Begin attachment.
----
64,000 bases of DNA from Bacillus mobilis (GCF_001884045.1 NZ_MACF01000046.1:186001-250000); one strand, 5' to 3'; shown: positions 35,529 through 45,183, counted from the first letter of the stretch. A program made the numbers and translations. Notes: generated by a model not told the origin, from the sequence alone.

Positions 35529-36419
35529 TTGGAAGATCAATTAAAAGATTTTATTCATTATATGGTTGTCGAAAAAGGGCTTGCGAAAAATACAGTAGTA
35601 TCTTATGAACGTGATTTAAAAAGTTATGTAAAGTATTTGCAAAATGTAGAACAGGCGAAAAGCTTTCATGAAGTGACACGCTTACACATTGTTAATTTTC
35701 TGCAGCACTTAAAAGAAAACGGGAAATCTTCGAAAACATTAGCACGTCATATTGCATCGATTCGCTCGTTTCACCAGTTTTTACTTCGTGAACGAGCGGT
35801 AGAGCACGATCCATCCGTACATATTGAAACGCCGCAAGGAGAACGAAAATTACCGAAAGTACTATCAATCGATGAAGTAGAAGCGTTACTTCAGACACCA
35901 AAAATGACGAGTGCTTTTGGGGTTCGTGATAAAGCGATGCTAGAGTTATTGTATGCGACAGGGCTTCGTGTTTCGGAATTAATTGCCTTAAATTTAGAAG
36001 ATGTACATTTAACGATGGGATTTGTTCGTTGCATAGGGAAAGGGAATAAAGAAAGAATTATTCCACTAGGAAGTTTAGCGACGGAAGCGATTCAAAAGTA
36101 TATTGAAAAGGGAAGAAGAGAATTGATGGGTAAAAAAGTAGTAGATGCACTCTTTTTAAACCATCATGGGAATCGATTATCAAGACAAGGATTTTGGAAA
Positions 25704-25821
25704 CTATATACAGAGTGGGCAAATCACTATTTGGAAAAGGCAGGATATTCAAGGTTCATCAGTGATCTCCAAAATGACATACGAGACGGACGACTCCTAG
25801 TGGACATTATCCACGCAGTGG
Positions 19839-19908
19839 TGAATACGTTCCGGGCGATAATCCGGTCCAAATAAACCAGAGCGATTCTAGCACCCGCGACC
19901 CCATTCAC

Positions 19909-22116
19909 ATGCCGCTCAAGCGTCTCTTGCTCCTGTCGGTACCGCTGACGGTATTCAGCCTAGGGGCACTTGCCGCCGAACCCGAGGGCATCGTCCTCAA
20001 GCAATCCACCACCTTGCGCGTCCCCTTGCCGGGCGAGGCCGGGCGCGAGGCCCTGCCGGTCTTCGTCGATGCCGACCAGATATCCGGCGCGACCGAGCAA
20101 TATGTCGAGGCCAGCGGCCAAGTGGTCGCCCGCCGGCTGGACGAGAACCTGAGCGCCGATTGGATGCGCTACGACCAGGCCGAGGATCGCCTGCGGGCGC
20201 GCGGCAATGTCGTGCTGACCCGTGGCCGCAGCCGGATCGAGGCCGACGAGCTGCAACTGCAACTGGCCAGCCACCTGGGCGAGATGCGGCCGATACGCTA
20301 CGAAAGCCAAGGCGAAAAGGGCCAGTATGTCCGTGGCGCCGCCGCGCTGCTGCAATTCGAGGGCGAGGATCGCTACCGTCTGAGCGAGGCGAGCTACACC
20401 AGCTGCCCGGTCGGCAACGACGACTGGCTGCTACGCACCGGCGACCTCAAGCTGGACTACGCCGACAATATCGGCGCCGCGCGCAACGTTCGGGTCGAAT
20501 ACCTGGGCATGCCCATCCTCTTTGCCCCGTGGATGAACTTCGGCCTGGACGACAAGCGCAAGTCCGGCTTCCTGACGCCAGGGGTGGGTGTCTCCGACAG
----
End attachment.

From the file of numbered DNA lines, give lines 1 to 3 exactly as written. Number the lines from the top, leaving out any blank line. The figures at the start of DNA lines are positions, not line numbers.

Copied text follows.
64,000 bases of DNA from Bacillus mobilis (GCF_001884045.1 NZ_MACF01000046.1:186001-250000); one strand, 5' to 3'; shown: positions 35,529 through 45,183, counted from the first letter of the stretch. A program made the numbers and translations. Notes: generated by a model not told the origin, from the sequence alone.

Positions 35529-36419
35529 TTGGAAGATCAATTAAAAGATTTTATTCATTATATGGTTGTCGAAAAAGGGCTTGCGAAAAATACAGTAGTA